Giving up the privilege to immunity

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Giving up the privilege to immunity

Choi Hyun-ju
The author is a life and economic news team reporter of the JoongAng Ilbo.

In England, where the parliamentary system was developed early, the biggest friction between the king and the aristocrats was taxes. In June 1215, King John signed the Magna Carta, or the Great Charter, which is called the “Bible of the British Constitution.” It states that taxes such as military service payment and special subsidy tax cannot be collected without the approval of the general meeting of the aristocrats. It is the cornerstone of taxation according to national law.
Successive kings did not properly follow this, and after Elizabeth I, the symbol of absolute monarchy, died unmarried in 1603, a distant relative, King James, ascended to the throne. The aristocrats ignored him for his lack of legitimacy. King James countered by arresting and imprisoning nobles for various reasons. The aristocrats strongly resisted and enacted the parliamentary immunity act. The law does not allow the king to arbitrarily arrest or detain a member of parliament. This was the beginning of immunity privilege.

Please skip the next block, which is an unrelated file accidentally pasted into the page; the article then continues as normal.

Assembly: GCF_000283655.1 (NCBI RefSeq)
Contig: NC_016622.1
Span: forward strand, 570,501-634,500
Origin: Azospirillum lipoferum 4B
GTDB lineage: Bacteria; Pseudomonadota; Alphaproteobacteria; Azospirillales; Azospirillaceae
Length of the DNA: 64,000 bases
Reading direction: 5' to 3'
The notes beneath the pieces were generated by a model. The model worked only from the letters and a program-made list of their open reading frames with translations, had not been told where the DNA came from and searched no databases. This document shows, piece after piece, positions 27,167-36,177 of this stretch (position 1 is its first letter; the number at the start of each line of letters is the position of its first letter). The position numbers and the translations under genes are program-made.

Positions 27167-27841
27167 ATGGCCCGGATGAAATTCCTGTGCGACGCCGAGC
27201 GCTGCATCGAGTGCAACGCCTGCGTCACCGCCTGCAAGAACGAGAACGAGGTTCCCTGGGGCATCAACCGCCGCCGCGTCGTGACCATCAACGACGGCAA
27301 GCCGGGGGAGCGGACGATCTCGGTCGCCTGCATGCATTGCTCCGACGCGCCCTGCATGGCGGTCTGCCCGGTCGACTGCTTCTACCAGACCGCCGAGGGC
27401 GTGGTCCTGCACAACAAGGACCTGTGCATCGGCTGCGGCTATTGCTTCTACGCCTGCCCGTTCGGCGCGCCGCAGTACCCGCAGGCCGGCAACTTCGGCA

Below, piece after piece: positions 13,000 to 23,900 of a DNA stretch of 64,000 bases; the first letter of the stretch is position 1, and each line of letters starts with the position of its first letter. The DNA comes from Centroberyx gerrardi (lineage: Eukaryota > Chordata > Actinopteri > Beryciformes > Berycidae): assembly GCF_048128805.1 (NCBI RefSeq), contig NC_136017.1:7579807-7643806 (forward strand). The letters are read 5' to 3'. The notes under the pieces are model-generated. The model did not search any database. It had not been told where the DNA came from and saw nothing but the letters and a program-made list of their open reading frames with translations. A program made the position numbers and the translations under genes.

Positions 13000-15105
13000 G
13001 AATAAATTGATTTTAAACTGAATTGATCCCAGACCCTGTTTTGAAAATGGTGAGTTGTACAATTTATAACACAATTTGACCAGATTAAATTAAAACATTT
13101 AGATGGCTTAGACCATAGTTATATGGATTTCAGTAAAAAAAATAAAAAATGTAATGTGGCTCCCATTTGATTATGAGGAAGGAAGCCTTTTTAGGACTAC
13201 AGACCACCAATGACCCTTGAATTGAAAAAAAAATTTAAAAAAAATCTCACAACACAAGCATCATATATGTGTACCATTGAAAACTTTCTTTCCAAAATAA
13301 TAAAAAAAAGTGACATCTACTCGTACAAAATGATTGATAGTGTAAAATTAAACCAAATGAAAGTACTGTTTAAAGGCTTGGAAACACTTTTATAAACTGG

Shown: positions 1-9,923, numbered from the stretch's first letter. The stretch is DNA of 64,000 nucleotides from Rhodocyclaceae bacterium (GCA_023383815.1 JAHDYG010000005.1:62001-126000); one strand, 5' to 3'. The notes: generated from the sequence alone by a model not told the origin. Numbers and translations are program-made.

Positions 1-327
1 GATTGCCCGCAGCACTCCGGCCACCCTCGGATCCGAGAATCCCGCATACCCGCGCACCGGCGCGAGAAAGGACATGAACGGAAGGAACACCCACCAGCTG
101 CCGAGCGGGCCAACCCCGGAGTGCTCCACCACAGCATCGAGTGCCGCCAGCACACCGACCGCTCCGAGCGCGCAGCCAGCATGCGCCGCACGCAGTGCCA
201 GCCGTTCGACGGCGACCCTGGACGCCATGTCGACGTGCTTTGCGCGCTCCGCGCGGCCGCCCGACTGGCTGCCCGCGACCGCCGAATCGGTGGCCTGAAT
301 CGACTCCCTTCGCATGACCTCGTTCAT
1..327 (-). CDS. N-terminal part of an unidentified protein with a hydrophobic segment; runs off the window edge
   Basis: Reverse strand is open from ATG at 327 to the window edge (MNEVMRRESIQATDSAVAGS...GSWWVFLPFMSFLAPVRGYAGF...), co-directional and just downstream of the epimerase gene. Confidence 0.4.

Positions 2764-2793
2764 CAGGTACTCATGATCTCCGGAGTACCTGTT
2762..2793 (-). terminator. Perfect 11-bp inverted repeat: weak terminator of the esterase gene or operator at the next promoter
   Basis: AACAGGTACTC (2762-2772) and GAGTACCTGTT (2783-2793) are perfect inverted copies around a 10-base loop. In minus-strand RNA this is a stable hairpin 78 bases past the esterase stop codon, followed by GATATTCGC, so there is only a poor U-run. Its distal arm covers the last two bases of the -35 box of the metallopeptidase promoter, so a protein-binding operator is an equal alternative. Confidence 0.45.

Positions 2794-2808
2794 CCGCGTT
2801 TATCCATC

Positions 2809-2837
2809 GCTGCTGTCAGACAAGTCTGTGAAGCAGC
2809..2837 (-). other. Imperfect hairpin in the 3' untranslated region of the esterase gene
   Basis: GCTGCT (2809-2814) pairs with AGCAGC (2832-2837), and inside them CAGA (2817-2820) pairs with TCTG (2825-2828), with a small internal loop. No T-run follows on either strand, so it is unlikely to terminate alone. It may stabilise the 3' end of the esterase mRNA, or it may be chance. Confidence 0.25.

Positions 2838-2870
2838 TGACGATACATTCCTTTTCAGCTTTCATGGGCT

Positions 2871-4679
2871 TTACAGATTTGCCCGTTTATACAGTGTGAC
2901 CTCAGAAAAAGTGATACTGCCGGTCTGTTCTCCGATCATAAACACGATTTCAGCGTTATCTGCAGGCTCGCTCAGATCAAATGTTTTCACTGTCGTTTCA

In Korea, immunity privilege has continued from the Constituent Assembly in 1948. Article 44 of the Constitution stipulates that “a member of the National Assembly shall not be arrested or detained without the consent of the National Assembly during the session (from the opening day to closing day),  except in cases of flagrant delicto.” The law was often abused as a “criminal privilege.”
Lee Jae-myung, former presidential candidate of the Democratic Party, is creating controversy over “bulletproof candidacy.” Unlike previous candidates who took time to self-reflect after losing the presidential election, he announced a bid for a by-election in a district he does not have ties with. It happened four days after the police raided Seongnam City Hall in relation to donations to Seongnam FC. Suspicions related to Lee include preferential treatment for the Daejang-dong development project and private use of his official credit cards.
The People Power Party pressures him to “declare the renunciation of immunity” while the Democratic Party calls it “killing Lee Jae-myung.” Lee is not the only one who should renounce immunity. There are many others who are embroiled in corruption allegations and hide behind immunity. Seeing them jumping at demands to be investigated over allegations like other citizens, I wonder if they have any reasons why investigations should not proceed.
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